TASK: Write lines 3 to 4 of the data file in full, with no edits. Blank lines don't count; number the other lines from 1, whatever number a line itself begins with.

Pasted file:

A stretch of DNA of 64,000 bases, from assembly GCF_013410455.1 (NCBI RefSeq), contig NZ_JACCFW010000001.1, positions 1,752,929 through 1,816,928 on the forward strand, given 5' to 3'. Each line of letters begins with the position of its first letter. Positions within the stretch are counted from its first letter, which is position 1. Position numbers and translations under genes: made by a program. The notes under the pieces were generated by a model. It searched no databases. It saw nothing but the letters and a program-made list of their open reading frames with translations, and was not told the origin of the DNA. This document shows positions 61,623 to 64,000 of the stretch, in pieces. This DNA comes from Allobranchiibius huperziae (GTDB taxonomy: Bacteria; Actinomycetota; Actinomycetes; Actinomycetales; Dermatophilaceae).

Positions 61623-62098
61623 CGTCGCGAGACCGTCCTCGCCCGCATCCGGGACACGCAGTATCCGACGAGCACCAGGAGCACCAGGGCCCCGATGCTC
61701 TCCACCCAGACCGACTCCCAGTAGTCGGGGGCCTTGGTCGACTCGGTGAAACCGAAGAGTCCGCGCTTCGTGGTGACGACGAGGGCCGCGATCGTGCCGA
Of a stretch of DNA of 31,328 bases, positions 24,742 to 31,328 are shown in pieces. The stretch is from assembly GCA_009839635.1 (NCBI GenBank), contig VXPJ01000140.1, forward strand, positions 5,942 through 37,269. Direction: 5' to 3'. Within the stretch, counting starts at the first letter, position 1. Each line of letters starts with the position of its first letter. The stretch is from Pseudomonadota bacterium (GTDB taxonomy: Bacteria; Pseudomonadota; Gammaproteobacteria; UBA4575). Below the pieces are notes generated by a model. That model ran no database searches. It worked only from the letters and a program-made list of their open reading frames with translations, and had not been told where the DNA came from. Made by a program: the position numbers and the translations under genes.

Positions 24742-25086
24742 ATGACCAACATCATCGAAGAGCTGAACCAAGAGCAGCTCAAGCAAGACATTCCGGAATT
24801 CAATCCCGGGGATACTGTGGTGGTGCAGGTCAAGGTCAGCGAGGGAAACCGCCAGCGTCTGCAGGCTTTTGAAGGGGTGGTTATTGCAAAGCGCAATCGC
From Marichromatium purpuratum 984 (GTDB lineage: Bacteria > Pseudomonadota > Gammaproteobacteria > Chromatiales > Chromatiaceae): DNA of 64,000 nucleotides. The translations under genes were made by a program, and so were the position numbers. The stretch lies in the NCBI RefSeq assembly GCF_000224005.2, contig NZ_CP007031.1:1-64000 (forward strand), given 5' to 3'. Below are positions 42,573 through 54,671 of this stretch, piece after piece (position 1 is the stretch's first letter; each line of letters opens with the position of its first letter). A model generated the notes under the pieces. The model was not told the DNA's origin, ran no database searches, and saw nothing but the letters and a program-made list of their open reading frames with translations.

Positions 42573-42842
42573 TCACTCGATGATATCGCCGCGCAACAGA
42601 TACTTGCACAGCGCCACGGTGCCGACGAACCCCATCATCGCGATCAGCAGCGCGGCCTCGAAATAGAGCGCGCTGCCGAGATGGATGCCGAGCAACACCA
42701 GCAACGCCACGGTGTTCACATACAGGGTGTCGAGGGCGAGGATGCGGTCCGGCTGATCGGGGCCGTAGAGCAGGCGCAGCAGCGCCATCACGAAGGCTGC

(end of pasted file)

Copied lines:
61623 CGTCGCGAGACCGTCCTCGCCCGCATCCGGGACACGCAGTATCCGACGAGCACCAGGAGCACCAGGGCCCCGATGCTC
61701 TCCACCCAGACCGACTCCCAGTAGTCGGGGGCCTTGGTCGACTCGGTGAAACCGAAGAGTCCGCGCTTCGTGGTGACGACGAGGGCCGCGATCGTGCCGA